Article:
Optical encoders are useful in many industrial processes, from angle detection to the positioning of precision components. In most applications, standard encoders are suited well enough to do their job effectively. But in certain industries and environments, standard encoders have a rough time performing well and resisting failure. This failure can be caused by particulates, chemicals, excessive loads, and immersion in liquids.
It’s All in the Design
An encoder’s ability to fail is an intrinsic property of the device, caused by the method in which it is manufactured. Figure 1 below shows an assembly of the inside of an optical encoder’s important parts and functions. The LED acts as a light source that is focused into a beam by a convex lens. The beam passes through the code disk (or pulse disk) onto a photosensitive plate that gets decoded into a signal. That signal gets fed into the control system from the back port on the encoder.
Figure 1: Basic assembly of an optic encoder
Unfortunately, since the design of the encoder means that the input shaft is directly connected to the code disk (it results in the pulse decoded by the IC), it means that the whole encoder assembly cannot be completely airtight. Thus, contaminants can enter the housing and interfere with the encoder.
Small particles, like dust, soot, etc, can enter and obstruct the light beam, resulting in failure. Or, if the encoder is submersed in liquid or exposed to pressurized solutes, like cleaners or chemicals, it can harm the IC circuitry or other components. Another problem is temperature differences between the outside environment and the inside of the encoder housing, which can cause pressure differences and lead to condensation on the internal electronics.
Even still, there are some situations where an encoder experiences too much axial or radial stress, either from force or torque on the encoder shaft. It strips the internal bearings, and results in downtime.
Harsh-Duty Encoders: The Heavy Workhorses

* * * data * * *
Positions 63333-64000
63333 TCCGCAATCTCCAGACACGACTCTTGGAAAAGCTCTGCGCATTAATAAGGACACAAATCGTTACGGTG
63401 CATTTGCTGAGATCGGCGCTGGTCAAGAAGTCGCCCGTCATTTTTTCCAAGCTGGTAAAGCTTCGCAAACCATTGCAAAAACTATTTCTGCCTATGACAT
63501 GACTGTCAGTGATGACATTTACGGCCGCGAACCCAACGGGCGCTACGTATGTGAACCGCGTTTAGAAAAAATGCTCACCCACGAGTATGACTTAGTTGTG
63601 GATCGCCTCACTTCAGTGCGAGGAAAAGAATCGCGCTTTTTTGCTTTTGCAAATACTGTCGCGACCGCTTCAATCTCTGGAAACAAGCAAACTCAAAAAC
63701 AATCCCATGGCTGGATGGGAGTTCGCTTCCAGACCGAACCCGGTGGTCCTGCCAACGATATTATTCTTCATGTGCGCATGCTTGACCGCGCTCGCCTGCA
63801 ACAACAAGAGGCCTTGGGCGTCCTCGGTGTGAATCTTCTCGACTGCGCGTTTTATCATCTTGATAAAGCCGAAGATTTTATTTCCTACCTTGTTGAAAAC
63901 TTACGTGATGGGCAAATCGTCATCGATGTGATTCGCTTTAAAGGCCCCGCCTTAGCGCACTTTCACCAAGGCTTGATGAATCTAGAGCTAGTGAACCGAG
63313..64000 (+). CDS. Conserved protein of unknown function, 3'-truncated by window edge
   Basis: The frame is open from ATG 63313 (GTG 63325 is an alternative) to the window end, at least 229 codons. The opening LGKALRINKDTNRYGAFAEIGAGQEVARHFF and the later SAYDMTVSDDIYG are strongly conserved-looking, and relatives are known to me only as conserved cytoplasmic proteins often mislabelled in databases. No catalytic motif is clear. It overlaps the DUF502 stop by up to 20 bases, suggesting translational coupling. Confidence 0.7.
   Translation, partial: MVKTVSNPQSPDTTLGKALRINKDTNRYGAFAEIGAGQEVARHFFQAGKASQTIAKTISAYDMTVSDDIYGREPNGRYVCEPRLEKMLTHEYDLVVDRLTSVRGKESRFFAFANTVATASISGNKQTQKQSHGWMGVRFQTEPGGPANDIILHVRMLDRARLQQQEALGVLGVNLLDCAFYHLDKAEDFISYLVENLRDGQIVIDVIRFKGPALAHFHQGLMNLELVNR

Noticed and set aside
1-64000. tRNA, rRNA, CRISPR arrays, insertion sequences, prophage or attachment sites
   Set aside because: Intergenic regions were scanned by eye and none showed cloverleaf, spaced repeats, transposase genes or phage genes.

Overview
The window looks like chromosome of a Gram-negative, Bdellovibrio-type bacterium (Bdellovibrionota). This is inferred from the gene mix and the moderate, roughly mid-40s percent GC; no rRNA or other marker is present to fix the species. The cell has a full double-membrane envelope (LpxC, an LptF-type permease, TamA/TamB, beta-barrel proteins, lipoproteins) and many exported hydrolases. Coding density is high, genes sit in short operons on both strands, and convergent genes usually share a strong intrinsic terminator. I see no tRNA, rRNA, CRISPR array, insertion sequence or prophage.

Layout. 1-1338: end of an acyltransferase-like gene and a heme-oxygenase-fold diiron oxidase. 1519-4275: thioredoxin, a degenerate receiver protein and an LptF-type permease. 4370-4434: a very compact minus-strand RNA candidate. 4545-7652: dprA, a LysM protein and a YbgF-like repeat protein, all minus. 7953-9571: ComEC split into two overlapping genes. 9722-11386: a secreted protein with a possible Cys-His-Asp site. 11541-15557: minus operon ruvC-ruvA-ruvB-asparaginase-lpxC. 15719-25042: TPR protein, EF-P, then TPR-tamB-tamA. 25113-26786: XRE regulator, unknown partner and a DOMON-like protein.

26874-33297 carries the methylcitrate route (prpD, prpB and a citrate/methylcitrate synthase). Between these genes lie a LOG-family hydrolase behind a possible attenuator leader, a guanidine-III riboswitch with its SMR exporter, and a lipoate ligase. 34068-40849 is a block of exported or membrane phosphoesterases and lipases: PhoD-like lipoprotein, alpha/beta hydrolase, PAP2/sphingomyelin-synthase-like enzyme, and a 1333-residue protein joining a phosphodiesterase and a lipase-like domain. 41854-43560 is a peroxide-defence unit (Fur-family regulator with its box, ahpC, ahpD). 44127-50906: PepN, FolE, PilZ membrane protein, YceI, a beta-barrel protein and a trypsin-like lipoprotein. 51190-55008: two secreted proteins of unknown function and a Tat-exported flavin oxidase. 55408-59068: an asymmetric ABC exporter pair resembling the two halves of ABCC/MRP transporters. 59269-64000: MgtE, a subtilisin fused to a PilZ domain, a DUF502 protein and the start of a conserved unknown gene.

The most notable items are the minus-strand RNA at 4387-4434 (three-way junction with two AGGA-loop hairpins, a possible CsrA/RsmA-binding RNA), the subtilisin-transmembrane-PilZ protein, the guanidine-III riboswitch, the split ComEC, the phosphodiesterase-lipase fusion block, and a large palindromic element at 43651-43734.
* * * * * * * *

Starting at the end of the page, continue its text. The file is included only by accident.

Enter harsh environment encoders. They are specially designed to be used in the tough situations described above, and are engineered to withstand the most difficult work environments. These special encoders (example in Figure 2) have features like robust, sometimes stainless steel, housing to better handle external shock and vibration. To prevent disruption of the light beam, heavy-duty encoders feature labyrinth seals near the shaft entrance, which are a series of grooves that help prevent water and other fluids and particles from penetrating the enclosure.
Figure 2: Section view of a heavy duty encoder
They also have additional safety measures to prevent overworked shafts and bearings from unexpected stress on the internal rotating components, which are electrically independent from the main optic IC. This can brake or stop a shaft that is experiencing too much rotation than what was designed.
These encoders also go through a series of tests that put them in simulated harsh environments, to ensure that they are performing correctly and have no defects. Tests including heat & humidity chambers, saltwater sprays and immersion baths ensure that the heavy-duty encoders are up to spec.
Choosing the Right Encoder for Your Application
In applications subject to high stress and safety concerns, heavy-duty encoders are the obvious choice. However, the exact type of rugged encoder or how to integrate it into your process can be more of a challenge. The specialists and engineers at ACD can help you select the best product for your application. Contact us to see how ACD dedicated technical and sales support can make your project a success: